Ask any prisoners freed from jail and they will tell you that some of their most vulnerable days were immediately following their release. They were “free,” but free for what?
Similarly, we are a people who crave to be “free.” I grew up in the generation that made “freedom” a cardinal virtue, but many in that generation fell prey to all sorts of addictions and disorders. We were “free,” but without any idea of what it meant to be free.
When we speak of freedom in the spiritual life we mean the liberty (made possible by grace) to do God’s will. The original sin (egotism) made us “fast bound in sin and nature’s night” (as Charles Wesley put it), leaving us slaves to our own self-centeredness.
But Christ has set us free! We are no longer “bound” to sin (that is to do the bidding of the False Self). We are now free to fully pray, “thy kingdom come, thy will be done, on earth as it is in heaven” and to see ourselves as participants in that prayer!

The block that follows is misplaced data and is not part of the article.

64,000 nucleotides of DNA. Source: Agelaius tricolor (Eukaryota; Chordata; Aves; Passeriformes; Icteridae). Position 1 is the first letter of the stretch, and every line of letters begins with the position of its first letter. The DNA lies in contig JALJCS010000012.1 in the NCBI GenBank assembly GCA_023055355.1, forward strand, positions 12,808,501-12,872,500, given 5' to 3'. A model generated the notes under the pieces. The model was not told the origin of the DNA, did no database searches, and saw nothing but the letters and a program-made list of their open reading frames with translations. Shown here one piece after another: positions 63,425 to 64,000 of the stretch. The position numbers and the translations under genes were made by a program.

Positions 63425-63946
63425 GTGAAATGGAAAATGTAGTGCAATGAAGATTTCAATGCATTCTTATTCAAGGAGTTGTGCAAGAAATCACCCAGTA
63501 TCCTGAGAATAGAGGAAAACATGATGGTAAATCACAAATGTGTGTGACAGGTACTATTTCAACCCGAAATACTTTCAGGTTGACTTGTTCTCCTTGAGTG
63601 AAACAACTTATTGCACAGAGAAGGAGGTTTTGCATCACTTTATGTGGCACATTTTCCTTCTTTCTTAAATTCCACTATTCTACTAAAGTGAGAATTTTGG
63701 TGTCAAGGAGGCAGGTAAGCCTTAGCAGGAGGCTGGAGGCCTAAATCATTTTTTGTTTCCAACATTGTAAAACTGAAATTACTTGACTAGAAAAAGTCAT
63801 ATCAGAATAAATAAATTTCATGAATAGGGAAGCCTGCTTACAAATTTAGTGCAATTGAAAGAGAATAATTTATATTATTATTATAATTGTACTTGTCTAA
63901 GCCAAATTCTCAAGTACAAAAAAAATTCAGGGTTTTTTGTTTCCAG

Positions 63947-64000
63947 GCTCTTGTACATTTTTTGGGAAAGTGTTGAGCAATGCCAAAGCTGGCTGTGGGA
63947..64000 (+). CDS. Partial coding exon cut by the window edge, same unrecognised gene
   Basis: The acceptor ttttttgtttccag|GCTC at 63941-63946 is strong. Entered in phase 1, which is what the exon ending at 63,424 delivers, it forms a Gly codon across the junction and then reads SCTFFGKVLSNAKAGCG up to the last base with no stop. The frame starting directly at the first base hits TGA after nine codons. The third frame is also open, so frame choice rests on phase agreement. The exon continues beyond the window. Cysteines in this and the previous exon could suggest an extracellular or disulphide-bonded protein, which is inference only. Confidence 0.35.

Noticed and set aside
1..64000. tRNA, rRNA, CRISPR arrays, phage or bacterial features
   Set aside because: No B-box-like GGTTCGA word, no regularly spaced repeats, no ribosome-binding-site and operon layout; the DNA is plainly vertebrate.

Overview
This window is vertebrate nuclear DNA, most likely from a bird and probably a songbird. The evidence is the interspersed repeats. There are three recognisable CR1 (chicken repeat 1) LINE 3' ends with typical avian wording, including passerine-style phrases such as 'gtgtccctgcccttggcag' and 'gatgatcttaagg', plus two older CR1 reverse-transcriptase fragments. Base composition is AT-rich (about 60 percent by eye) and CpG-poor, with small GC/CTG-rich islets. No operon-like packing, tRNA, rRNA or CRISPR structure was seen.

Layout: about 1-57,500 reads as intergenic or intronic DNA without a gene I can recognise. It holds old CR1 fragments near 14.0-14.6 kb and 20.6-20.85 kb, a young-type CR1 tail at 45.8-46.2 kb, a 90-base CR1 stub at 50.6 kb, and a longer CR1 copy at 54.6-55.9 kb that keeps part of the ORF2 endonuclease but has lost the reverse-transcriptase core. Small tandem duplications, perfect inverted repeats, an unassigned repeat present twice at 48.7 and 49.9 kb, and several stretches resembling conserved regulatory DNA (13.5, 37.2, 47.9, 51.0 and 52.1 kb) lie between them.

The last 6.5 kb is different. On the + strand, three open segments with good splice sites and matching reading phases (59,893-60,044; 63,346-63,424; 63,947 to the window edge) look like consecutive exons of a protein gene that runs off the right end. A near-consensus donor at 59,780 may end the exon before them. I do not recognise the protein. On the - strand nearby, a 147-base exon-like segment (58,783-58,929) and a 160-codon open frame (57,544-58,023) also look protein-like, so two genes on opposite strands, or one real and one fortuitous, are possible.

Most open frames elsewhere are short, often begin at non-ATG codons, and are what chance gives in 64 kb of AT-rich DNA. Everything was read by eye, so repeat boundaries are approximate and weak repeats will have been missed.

This freedom is not a once-for-all experience. It is more nearly a moment-by-moment choice—a choice that repeatedly throws us upon the power of grace to actually “do” what we say. Words become realities, not just posturings. Our convictions have substance, not just image. We are, in fact,—inwardly and outwardly—what we profess to be.
De Waal calls this freedom “the willing obedience which says, ‘Yes’ with our whole person to the infinite love of God, so that outward observance springs from inward assent, a bending of our free will toward the will of Christ, which will finally make us collaborators with him” (p. 50)
This is what the psalmist meant when writing, “I will run the way of thy commandments when thou hast set my heart at liberty” (119:32). We are free to be the people God has had in mind for us to be all along!